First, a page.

For all of the fact that mostly NMS articles are pulling in negative commentary, it’s safe to assume there’s a silent majority which is reading these articles and opting to not comment. Regardless of any reader’s opinions, the controversy and ongoing development of this game is interesting.

      If you really have a problem with it, you can always choose not to read or comment on articles clearly titled with No Man’s Sky. As is the case for all of these commenters with apparent on-going rage (and who loudly declare how much they haven’t played it): The only consistent part of your continuing dislike of this game is you.

      • Isendur says:

        Not commenting is kinda like a silent approval then, right? Not gonna happen. I see you’re trying to defend this game (saw the other nms comments from you). If negativity bothers you that much why response? Just let people write whatever they want. No hostlility intended, man.

        • Premium User Badge

          Nauallis says:

          Not commenting is situational apathy, and having better things to do with ones’ time.

          As for defending the game? Not so much. Pre-release, sure. I do enjoy poking fun at stupid comments, though.

      • MajorLag says:

        Yeah, pre-release I was beginning to suspect someone was being payed by Sony to hype NMS, but with the post-release backlash being covered just as extensively I can see now that it was just RPS responding to the community hype-cycle.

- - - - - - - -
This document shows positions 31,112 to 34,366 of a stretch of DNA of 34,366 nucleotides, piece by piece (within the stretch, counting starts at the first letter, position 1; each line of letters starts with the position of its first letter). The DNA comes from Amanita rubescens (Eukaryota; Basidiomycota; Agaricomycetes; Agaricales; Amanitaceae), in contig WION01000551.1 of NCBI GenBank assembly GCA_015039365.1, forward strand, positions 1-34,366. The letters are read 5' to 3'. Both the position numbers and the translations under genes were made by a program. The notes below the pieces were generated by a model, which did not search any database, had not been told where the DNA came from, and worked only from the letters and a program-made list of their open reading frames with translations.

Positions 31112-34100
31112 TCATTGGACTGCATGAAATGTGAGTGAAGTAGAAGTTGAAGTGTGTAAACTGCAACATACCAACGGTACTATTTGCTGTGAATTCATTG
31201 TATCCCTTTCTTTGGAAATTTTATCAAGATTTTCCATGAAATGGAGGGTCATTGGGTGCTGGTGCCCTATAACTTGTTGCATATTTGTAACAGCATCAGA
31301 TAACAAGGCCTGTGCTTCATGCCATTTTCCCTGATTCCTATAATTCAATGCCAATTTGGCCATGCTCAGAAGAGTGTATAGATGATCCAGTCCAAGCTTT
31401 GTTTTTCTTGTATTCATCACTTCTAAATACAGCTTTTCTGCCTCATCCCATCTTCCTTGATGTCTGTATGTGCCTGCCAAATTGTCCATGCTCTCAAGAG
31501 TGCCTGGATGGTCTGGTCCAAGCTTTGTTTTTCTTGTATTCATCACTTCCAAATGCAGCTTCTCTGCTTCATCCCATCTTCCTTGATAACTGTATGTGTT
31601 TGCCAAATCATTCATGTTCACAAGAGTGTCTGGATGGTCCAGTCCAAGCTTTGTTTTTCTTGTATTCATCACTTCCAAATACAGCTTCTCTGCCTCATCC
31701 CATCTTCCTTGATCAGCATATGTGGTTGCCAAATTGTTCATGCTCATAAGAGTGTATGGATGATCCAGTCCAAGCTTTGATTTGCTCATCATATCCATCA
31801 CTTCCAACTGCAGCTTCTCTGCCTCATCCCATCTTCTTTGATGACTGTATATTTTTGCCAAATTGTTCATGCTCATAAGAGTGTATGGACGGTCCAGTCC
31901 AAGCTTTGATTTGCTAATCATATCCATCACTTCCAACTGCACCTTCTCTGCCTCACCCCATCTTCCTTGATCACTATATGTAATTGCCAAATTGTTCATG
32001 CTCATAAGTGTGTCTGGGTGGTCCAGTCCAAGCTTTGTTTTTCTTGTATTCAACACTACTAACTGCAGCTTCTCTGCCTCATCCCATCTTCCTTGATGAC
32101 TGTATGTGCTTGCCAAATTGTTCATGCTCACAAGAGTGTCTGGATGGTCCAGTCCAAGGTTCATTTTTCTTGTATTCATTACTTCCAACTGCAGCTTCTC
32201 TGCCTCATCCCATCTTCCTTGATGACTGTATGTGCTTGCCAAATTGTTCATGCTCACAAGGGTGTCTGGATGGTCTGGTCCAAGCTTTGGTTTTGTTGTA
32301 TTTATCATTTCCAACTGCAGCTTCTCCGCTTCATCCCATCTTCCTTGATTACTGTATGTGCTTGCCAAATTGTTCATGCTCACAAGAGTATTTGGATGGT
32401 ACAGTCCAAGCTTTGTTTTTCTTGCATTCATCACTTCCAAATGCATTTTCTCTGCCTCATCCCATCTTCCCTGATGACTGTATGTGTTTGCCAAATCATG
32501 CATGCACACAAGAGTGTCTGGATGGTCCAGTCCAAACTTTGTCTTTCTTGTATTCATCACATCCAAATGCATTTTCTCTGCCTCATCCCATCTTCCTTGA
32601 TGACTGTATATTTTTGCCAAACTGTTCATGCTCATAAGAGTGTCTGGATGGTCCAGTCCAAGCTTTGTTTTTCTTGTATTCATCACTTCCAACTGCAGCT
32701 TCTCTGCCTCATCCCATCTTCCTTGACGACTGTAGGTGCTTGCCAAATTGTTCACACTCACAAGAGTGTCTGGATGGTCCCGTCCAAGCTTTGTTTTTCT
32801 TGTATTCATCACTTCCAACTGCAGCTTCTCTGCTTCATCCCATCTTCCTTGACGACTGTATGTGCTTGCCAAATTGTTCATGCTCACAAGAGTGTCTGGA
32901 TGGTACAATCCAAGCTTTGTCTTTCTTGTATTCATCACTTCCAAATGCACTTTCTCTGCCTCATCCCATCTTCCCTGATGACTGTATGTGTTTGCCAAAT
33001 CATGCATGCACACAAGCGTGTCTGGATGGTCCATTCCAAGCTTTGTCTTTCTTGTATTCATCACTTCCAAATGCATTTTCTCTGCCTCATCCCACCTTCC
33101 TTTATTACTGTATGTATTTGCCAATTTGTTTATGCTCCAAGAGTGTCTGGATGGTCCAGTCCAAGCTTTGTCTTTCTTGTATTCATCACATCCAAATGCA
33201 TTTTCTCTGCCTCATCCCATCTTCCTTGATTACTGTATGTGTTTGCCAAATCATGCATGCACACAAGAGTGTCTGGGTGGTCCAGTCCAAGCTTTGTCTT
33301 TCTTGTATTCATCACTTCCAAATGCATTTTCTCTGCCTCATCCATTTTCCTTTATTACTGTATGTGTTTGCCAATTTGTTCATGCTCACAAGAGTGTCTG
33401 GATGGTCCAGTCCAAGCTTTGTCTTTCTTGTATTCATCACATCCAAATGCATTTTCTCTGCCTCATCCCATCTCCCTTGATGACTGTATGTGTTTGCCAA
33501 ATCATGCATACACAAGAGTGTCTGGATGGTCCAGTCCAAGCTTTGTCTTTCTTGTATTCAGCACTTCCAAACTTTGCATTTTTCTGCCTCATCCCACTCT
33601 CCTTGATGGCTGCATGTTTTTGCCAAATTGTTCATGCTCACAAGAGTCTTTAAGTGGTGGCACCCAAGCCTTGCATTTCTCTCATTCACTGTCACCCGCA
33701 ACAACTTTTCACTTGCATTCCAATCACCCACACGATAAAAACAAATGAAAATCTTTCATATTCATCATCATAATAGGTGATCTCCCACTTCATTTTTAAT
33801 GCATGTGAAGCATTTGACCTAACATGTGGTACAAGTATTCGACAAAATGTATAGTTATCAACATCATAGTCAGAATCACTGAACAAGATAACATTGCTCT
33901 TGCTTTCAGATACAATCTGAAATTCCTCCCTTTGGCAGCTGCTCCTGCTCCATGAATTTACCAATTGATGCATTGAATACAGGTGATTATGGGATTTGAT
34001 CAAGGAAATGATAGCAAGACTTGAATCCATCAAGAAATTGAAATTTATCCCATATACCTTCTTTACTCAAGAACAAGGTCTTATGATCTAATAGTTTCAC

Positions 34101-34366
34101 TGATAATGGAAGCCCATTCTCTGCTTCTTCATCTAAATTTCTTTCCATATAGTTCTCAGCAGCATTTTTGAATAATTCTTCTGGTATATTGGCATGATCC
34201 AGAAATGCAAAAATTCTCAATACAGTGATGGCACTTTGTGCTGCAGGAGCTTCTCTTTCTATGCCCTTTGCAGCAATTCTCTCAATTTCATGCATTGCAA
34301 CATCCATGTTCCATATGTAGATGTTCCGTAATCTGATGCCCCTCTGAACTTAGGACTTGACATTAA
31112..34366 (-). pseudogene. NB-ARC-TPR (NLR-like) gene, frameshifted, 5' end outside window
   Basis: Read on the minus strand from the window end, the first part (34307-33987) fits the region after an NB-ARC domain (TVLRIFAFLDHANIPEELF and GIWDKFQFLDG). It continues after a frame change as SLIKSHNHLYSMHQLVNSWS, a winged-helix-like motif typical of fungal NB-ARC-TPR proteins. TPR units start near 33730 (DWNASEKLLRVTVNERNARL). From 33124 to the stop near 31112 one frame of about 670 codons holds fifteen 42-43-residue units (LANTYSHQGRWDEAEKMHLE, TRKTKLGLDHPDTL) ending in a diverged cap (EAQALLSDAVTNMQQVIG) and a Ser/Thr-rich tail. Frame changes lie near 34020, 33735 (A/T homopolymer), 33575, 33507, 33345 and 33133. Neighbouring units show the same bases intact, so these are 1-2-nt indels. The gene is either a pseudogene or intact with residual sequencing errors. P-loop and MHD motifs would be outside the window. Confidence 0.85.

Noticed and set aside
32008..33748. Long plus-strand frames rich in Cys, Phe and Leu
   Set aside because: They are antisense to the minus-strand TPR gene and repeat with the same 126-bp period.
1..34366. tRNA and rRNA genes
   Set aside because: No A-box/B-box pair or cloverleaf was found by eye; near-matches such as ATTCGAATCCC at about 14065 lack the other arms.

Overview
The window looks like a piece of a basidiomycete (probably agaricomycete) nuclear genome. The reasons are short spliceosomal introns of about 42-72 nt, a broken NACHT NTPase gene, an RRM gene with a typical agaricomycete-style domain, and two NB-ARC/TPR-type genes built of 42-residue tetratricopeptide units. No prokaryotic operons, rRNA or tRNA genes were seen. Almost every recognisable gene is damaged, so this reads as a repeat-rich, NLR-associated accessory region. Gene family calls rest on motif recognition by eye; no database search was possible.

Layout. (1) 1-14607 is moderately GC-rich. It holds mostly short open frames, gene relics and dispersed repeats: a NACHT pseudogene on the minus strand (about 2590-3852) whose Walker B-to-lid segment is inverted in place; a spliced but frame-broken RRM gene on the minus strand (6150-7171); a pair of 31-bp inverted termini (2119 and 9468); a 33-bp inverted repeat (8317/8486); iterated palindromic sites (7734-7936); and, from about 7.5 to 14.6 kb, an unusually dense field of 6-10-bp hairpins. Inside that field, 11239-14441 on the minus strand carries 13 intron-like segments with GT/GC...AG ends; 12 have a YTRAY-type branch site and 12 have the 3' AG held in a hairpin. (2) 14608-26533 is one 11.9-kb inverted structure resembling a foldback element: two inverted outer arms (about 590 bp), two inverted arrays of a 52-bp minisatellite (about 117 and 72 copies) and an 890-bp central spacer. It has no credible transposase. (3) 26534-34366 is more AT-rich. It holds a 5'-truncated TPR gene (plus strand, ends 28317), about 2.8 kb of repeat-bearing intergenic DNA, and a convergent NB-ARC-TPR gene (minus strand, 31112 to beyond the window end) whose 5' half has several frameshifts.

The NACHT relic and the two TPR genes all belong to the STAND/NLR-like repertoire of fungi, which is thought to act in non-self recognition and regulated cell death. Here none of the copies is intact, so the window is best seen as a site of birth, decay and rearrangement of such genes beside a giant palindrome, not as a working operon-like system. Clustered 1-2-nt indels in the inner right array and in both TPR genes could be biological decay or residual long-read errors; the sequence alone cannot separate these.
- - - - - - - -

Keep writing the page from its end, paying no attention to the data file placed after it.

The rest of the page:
• Premium User Badge

        corinoco says:

        Hi, I’m a typical silent reader, but now I’m commenting. I’m quite liking the new NMS. The original – well, I played 20 hours and got a bit bored. I went back to Elite Dangerous. Was it worth $60 I paid? No. Have I ever been disappointed by a product before? Yes. Did Hello Games outright lie? I personally don’t think they lied. Embellished. Marketed. Yes – all of that; but last I looked thats not actually a crime. Did NMS do what it said on the tin? Pretty much, in my opinion. Am I being paid by Sony / Hello Games / RPS? I bloody wish I was – it would help pay some bills.

  6. Moonracer says:

    I feel like it is too late for the game to appeal to me at this point. I think there are a lot of people making promising games right now that will better offer the experiences that Hello Games were claiming to offer.

  7. Iamblichos says:

    I tried the new version, because I was one of the ones who really wanted this to be good (as opposed to what we got). The new content is interesting to a point, but my main complaints weren’t addressed:

    – Movement is still at a snail’s crawl
    – Ships still handle like bloated corpses
    – There’s still pointless delay built into every choice, menu, etc.

    Until those are fixed, I won’t be coming back any time soon.

    • MajorLag says:

      The whole point of the game is grind. As far as I can tell, that’s the only gameplay mechanic. Naturally, then, all the delays are in line with core gameplay decisions.

  8. racccoon says:

    This game is much better played out of Steam runs like a dream and you can choose either to be on your own with the ..executable. Or you can use the gog launcher which kind of defeats the purpose of being separated from a monopolized conglomerate called Steam.
    Like most games if they were allowed to be out of Steam they would all work so much better.
    Bring on the knife! get cutting that rope! or you can just keep on hanging by Steams bullshit noose.

  9. Niko says:

    I’m gonna get it as some point in the future. Not a fan of grinding, so the recent addition of creative mode could be something I need.

  10. Ross Angus says:

    Is this fix:

    Following player feedback, we have clarified messaging when being given tech that you already know.

    … the same as John’s complaint:

    Anomolies no longer charge you 50,000 units for blueprints you’ve already got

    (I genuinely don’t know)